The Rule of St. Benedict is the foundation of our ministries with the aged, the poor, the sick, and others in need. In this context, pastoral care provides emotional and spiritual support for those going through illness or loss.
Pastoral care is a natural outgrowth of St. Benedict’s humane approach to caring for the needs of the most vulnerable among us. It is a living example of Christ in our midst.
Benedictine chaplains minister to the sick and dying and to their families and caregivers. Body and soul, past and present, dreams and feelings, family and friends – all are part of each person’s unique story of God’s creative love. Pastoral care is a vital part of the healing process because the whole person is in dis-ease.
In his book The Wounded Healer, Henri Nouwen addresses the paradox of being called to be a healing instrument for others while being in need of healing oneself. It is the paradox of every human being who takes Jesus’ command to love the other seriously. We cannot help others in their wounded-ness until we look deep within at our own scars and love who we are because of those wounds.
Chaplains are trained in listening skills, crisis intervention, and assessment of spiritual needs. They are not proselytizers of any religion or belief system. Rather, as spiritual caregivers, they listen and help people to understand and put into words their own meaning, beliefs, and resources during times of crisis.
They listen to the heart of the person, full of fear, anxiety, anger, shame, or guilt in the face of crisis or death. They support patients, families, and staff through the anguishing struggle of answering the question: Is the treatment participating in the healing process or is it prolonging the dying process? Chaplains help patients and families to make informed ethical decisions and to move to a place of surrender and peace once the life-or-death decision is made.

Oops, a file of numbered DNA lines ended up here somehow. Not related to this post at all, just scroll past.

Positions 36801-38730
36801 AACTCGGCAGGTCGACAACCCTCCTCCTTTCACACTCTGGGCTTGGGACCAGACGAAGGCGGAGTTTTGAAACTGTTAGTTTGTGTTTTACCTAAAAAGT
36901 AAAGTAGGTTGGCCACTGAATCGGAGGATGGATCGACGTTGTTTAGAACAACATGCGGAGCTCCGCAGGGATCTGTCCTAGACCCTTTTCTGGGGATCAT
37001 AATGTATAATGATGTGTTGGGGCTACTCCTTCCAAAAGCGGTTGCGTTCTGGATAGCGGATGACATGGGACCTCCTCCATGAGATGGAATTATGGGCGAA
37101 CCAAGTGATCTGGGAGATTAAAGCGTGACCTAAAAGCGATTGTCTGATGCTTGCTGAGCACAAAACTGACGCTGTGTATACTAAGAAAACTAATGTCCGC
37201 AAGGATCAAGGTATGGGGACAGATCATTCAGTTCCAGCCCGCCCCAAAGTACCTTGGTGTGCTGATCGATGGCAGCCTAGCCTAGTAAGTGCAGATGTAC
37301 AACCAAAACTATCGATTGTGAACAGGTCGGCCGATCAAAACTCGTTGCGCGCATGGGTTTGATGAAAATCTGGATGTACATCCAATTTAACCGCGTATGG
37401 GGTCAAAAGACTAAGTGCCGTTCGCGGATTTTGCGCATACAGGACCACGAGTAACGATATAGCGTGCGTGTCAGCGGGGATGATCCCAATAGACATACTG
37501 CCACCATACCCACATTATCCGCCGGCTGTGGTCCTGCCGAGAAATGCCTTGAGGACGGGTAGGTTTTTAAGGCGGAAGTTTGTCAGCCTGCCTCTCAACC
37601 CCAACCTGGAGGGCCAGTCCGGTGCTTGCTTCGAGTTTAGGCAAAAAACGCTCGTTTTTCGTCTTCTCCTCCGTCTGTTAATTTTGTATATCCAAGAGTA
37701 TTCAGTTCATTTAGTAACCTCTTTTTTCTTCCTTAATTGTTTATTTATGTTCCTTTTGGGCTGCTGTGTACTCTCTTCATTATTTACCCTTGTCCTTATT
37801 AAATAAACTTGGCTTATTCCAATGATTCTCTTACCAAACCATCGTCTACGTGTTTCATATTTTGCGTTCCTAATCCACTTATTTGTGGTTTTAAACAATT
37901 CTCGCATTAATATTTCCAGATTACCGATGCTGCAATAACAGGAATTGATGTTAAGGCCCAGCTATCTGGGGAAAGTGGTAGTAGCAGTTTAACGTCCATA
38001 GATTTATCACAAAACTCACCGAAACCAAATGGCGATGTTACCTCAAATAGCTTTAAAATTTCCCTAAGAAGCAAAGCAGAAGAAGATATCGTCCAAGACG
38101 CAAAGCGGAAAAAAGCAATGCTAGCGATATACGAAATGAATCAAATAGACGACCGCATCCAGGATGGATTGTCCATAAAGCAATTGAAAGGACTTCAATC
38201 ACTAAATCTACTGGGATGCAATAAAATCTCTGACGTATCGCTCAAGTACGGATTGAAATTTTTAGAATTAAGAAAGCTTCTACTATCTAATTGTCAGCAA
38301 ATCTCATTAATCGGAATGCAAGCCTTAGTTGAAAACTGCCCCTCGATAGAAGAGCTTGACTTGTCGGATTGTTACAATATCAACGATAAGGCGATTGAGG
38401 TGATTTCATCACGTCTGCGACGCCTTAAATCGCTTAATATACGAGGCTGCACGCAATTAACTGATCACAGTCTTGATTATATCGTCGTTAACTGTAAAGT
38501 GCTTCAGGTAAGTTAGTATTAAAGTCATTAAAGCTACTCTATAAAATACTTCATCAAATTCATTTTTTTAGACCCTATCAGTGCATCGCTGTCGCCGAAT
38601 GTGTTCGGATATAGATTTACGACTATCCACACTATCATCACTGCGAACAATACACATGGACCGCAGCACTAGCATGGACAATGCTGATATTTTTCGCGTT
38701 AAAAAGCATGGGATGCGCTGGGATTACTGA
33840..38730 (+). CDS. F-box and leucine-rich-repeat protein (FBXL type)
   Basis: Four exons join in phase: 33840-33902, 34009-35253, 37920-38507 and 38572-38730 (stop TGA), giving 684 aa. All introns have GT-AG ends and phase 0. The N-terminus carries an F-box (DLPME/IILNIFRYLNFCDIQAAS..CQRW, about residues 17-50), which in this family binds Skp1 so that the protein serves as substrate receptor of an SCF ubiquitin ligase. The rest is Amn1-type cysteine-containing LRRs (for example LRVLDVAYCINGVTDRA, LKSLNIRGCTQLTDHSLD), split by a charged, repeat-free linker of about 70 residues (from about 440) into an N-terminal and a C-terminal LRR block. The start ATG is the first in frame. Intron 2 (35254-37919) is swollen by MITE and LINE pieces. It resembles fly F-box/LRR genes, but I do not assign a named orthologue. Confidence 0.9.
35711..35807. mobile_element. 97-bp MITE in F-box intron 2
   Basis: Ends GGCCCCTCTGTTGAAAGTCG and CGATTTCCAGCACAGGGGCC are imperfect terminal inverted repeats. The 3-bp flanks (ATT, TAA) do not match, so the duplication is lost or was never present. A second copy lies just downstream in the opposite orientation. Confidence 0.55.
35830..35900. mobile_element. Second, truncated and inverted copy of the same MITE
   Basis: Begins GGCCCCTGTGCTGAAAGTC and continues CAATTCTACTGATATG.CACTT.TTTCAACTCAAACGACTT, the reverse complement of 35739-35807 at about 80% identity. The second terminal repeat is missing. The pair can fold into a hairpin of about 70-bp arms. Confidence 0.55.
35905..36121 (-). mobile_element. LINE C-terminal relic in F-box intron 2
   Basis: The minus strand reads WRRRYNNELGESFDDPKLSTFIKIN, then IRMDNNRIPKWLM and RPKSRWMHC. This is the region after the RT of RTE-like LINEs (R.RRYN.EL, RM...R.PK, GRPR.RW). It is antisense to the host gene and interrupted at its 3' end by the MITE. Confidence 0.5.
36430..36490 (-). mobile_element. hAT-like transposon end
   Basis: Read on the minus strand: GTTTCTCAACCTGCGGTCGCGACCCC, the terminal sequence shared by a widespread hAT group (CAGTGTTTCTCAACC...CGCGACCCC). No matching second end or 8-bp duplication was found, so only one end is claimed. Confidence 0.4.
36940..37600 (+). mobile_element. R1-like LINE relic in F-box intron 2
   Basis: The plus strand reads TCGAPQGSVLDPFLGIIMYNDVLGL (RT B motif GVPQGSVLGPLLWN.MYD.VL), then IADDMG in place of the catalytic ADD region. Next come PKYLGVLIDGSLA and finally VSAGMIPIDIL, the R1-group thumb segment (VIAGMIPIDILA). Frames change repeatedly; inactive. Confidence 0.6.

At the Benedictine Living Community in Duluth, Sister Mary Susan Dewitt calls her work, “Presence in the hall and along the way.” She is the face of Christ to everyone she meets: residents, staff, family, visitors. Every day she sees the Holy Spirit moving in her community, in her place of ministry, and in her own life.
In the Oncology unit of St. Mary’s Medical Center in Duluth, Sister Sue Fortier cares for the patients’ spiritual needs. “In our complex and technological health care systems, we must never lose sight of relationship, for it is there that life has purpose and meaning. It is there we are healed. It is a great privilege to witness the Divine breaking into the human story with possibilities of love, freedom, reconciliation, forgiveness, and deep gratitude and to extend God’s compassion and healing presence to another in the midst of suffering.”